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The day Venice was painted in rebelliousness
An action, a symbol, an artistic act that condensed a historical moment: that was what the intervention by Nicolás García Uriburu made in Venice was all about. It was 1968 when the Argentine artist — who lived nothing more and nothing less than Paris — stained the waters of the Grand Canal in Venice with fluorescent green. Some say that 68 was a key year, in which movements such as environmentalism, feminism and pacifism took shape. It was the year when the world woke up, in which people began to question things. Of course it was all part of a process, but for some reason everything seemed to explode almost simultaneously. In such a context, artists leave the canvases and museums; they seek to bring art closer to life. García Uriburu 's action, within the framework of a Biennial to which no one had invited him, questioned the system of the arts entirely. It was a disruptive, clandestine action, for which he was even imprisoned for twelve hours, until the substance he had used was found to be non-toxic. That year, the image of Venice's canals painted in green went around the world. That year, the year in which static models began to stagger slowly, this Argentine artist helped open a new course for the conception of art, while putting before the eyes of the world the unmeasurable impact man has on nature.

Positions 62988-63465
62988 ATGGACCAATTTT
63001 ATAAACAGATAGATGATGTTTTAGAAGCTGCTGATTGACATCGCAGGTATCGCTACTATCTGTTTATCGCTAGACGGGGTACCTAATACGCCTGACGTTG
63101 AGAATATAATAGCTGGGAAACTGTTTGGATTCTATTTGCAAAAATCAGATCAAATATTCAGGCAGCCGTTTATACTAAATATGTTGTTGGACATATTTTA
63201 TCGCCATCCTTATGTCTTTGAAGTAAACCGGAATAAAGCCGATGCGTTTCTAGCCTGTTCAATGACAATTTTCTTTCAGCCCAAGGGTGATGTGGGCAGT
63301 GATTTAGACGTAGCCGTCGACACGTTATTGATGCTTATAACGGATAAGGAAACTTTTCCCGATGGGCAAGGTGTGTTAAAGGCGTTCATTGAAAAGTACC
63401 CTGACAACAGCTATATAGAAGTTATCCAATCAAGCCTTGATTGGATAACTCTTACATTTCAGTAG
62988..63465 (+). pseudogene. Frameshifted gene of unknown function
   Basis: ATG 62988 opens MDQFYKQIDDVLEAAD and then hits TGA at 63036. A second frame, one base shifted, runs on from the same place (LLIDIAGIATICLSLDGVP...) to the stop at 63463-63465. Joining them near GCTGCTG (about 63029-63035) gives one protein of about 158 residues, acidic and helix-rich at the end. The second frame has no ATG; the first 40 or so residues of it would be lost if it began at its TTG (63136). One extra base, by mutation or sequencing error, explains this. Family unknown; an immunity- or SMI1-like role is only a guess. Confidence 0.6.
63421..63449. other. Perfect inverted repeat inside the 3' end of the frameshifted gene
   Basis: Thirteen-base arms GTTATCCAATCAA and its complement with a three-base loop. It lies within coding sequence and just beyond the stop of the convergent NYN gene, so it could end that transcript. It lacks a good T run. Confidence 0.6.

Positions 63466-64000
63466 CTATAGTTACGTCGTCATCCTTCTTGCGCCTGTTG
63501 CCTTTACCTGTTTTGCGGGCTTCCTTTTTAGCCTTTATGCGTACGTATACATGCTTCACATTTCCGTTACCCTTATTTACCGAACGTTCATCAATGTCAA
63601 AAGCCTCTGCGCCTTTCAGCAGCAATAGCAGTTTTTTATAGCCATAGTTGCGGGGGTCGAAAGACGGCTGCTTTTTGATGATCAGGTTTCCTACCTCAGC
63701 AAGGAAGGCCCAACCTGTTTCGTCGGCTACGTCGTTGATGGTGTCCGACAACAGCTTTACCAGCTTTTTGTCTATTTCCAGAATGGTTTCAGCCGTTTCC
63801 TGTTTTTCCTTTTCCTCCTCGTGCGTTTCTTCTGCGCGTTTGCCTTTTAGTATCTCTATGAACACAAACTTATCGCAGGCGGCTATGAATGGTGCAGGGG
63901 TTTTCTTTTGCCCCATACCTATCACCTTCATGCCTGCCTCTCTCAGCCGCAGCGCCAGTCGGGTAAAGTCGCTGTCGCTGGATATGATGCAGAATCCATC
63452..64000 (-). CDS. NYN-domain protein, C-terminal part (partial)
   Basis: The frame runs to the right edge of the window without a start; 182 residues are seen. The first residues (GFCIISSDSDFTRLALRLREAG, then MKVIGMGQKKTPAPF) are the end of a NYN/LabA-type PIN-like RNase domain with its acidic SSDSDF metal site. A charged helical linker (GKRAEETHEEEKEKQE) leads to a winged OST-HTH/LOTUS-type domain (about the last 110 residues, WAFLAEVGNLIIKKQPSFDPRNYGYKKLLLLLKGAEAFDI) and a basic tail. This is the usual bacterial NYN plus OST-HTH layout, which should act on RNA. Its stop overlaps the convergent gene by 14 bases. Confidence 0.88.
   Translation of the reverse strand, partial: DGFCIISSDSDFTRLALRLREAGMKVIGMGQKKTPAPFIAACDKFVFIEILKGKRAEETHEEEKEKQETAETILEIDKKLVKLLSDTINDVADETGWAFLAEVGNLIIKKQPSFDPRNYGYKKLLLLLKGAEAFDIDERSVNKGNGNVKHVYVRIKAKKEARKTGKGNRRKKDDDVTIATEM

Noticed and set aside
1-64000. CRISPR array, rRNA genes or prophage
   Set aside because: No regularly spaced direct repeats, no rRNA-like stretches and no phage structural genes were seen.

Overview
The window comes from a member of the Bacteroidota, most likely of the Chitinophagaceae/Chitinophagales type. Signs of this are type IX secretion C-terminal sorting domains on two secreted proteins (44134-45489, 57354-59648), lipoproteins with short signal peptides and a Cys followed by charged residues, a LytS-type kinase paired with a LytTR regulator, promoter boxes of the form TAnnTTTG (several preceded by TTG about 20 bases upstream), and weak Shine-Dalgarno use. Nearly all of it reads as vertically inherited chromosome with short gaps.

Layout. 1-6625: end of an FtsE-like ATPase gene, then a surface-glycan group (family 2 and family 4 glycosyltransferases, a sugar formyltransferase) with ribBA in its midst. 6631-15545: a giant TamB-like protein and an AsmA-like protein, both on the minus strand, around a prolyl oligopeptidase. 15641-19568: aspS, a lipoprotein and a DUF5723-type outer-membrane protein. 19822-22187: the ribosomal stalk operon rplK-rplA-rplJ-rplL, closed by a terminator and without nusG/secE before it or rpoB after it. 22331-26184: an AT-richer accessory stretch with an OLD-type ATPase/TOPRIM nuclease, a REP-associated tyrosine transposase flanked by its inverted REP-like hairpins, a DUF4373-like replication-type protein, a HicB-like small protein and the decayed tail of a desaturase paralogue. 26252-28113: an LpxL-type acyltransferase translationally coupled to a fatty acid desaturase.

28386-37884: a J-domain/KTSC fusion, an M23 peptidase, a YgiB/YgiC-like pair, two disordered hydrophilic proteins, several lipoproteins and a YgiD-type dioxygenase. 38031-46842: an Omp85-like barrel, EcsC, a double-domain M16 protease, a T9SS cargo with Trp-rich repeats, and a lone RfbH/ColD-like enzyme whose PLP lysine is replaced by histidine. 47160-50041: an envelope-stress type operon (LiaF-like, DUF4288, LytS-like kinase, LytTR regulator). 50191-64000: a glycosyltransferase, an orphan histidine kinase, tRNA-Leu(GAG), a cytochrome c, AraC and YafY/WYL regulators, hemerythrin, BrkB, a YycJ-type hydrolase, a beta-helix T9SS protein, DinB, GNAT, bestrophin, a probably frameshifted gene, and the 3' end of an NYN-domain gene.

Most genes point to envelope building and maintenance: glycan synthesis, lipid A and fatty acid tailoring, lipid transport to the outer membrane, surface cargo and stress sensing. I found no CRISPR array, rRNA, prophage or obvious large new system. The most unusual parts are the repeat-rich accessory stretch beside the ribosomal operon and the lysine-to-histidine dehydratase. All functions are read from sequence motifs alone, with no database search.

Publication Date: 22/08/2018
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